Dr. De Tomaso received his BS degree in Biology from Stanford University and his PhD in Cellular and Molecular Biology at Washington University School of Medicine in St. Louis. His doctoral thesis focused on understanding the mechanisms of multi-subunit protein assembly and targeting, using the rodent Na,K-ATPase. Following completion of his PhD, Dr. De Tomaso was a NIH fellow in the laboratory of Irv Weissman at Stanford University, where he worked on both delineating the molecular mechanisms which underlie allorecognition in the primitive chordate, Botryllus schlosseri, as well as understanding the cellular and molecular basis of regeneration in this organism.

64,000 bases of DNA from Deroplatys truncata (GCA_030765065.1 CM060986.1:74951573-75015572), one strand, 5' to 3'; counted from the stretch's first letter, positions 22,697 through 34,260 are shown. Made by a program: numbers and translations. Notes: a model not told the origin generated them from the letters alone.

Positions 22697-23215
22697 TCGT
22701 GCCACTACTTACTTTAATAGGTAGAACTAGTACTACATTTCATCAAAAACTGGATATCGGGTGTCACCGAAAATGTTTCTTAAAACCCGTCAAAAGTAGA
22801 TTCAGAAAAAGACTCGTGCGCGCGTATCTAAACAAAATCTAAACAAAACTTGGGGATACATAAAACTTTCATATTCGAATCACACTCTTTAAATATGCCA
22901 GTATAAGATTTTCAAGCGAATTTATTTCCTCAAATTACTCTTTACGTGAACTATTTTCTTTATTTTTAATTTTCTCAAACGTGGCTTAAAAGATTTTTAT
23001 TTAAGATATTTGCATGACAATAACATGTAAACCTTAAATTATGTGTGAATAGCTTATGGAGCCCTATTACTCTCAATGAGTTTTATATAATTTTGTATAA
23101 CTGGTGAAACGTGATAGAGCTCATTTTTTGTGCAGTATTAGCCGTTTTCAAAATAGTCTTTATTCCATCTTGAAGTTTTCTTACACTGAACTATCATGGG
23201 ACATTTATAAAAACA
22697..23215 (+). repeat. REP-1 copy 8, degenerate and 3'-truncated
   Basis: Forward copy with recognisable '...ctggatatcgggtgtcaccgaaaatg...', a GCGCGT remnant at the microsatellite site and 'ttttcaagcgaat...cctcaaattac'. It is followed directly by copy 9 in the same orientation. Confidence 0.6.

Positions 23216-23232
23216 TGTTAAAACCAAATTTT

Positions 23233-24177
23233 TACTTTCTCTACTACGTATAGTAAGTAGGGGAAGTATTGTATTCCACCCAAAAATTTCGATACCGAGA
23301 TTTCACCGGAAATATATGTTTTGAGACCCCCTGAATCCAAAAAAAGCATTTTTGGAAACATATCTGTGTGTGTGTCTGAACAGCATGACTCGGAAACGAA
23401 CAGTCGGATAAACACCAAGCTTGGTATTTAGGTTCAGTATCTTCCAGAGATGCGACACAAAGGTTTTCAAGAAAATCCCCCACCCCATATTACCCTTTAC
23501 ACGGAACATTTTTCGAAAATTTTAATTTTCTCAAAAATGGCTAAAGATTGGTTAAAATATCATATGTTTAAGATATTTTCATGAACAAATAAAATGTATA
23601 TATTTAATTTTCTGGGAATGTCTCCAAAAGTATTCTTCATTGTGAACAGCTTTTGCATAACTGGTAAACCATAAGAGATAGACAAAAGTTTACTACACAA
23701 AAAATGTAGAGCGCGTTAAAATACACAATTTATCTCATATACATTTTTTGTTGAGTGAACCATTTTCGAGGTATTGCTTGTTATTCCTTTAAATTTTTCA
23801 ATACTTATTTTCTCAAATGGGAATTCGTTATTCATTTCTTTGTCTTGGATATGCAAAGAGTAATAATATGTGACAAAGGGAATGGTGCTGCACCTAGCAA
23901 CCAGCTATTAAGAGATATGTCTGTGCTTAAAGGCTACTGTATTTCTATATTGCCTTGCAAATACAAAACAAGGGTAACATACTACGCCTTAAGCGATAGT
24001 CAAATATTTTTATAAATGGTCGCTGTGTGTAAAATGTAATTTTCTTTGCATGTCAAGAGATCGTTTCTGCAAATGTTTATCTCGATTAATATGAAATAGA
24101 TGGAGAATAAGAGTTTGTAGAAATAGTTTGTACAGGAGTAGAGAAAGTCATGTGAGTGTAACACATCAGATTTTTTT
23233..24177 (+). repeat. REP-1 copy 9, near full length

Research in our lab is based around the phenomenon of self/non-self recognition (allorecognition) in a primitive chordate organism, Botryllus schlosseri. This allorecognition reaction links a number of disparate fields, including immunology, stem cell, developmental, and evolutionary biology, and also has ecological consequences. Several unique aspects of the Botryllus life history make it a novel, experimentally accessible model organism to ask pertinent questions in these distinct disciplines.